Panthers happy for hard lessons
January 22, 2009
CAMP FOSTER, Okinawa — Kenneth Carroll could only sit in admiration, watching Kadena High School sophomore shooting specialist Taiyo Robertson attack from the perimeter and junior forward Kevin Paranal bang away inside against Carroll’s Okinawa’s Bomb Squad.
Kadena led the eventual MLK tournament champion most of the way before losing 81-76 in Saturday’s opening round of the tournament’s double-elimination playoffs.
But Kadena earned respect from Carroll and many other military ballplayers in a tournament designed for interservice teams.
"They aren’t scared," said Carroll, who played for Strictly Business, which lost to Kadena 51-49 in overtime in a pool-play game.
"People come in, see a high school team and think they can blow them out. But they work the ball well, talk to each other and have a poise about themselves."
MLK historically has provided a different physical education for the Panthers, who since 1995 have been welcomed to the Marine Corps Community Services-sponsored event.
They get banged around by the bigger, more physical military players, a process that Kadena players and coaches say helps them prepare for higher competition. Along the way, both boys and girls teams qualified for the playoffs, the boys for the fourth time, and went a combined 4-9.
Longtime MCCS Semper Fit programs director Steve Rowland, one of MLK’s founding fathers, has said: "They come here to get good, solid, game-time preparation for their Far East tournaments."
Together with this weekend’s Okinawa-American Shootout, also at Foster Field House, where Kadena will face speedy Japanese foes, the Panthers get the "best of both worlds," senior guard Brandon Harris said.
"Toughness and stamina," Harris said of areas in which Kadena improves thanks to the two events. "It helps us a lot with conditioning and toughness. It gives us a leg up on the competition."
"It’s a great opportunity to play guys who play a lot of basketball," said Kadena coach Robert Bliss, in his third MLK tournament. "Any time you’re in a tournament, it gets you used to playing a lot of games. It helps your conditioning and mental concentration you have to sustain."
For starters, adult opposition automatically forces a high school team to raise its level. "You have to bring up the intensity against adults who are twice your size," Kadena junior forward Aja’ Walker said.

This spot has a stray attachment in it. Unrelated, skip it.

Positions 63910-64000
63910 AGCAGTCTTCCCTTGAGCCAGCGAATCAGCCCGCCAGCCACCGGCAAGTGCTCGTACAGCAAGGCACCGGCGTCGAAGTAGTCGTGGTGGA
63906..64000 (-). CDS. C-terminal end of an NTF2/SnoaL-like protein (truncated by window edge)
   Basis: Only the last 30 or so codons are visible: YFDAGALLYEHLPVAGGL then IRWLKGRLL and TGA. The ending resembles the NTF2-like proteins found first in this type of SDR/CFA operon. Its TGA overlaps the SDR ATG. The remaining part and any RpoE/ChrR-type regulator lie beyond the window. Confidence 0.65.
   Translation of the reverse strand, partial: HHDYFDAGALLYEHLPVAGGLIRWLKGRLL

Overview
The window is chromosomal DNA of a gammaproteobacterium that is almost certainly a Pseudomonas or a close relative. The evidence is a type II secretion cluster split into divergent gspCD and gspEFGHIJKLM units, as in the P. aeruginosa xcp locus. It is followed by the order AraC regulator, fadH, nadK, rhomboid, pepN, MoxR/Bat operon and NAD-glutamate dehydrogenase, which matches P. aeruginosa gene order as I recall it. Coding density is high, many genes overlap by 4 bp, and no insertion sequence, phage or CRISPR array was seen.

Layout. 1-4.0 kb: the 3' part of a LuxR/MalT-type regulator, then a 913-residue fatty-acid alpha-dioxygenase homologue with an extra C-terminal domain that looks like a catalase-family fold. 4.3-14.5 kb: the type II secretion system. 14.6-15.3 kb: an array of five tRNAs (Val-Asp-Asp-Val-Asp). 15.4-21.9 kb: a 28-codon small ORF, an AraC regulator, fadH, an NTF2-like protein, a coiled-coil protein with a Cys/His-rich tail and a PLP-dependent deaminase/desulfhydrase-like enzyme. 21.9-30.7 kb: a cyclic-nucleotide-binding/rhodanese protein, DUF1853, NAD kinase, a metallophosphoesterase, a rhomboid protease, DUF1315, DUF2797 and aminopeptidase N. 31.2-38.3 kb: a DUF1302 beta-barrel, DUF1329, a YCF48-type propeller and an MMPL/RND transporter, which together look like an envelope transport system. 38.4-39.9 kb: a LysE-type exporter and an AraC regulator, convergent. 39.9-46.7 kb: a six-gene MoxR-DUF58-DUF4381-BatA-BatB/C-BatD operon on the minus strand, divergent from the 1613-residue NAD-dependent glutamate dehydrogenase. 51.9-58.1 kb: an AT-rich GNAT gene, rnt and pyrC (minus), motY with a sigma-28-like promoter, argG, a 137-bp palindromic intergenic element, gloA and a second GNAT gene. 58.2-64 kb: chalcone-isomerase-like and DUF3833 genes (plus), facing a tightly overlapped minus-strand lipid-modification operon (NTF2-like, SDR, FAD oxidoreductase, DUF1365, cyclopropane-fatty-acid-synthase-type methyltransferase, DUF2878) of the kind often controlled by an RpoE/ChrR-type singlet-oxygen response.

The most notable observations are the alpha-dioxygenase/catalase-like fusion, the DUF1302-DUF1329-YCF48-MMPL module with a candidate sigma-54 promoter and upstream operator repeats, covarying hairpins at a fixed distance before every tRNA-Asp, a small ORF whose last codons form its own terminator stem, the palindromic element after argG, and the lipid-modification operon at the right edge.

"They don’t really care how young you are," Harris said.
Military coaches and players say they wouldn’t have it any other way.
If the adult teams didn’t go all out against Kadena, "it wouldn’t be fair to them," All-Armed Forces guard Ryan McLellan said.
"You treat them just like any team," Torii Station coach Angel Acevedo said. "They’re here for a reason. [Tournament organizers] feel they’re here to compete."
Still, several interservice players took the time to give tips to their prep counterparts. After the closing ceremony, Bomb Squad’s two-time All-Armed Forces guard, Billy Shanks, showed Robertson different moves with the ball.
"They’re very supportive of us. They’ve always kind of taken us under their wing," Bliss said.
Playing against more physical people could be viewed as unneeded danger, but Kadena’s players said it didn’t concern them much.
"Part of basketball. You don’t really worry about it," Harris said.
"When the adrenaline is going, you really don’t notice it in the game and that’s part of it, getting physical," Walker said.
"The referees control the action and the adults stay in control pretty well," Bliss said.
It’s the sort of risk that Kubasaki’s teams decided for the second year not to take, opting instead to get their tournament experience in the Okinawa-American Shootout, Kubasaki athletics director Fred Bales said.
"It does come down to the physical side of the game," Bales said. "With the shootout, five or six games next weekend, then it becomes a thought process of how much you want to put your team through" in two weekends.
Whether playing the MLK, the Shootout or both, a team can only get better with more gamest, Bliss said.
"These two tournaments really provide us with a lot of preparation," he said.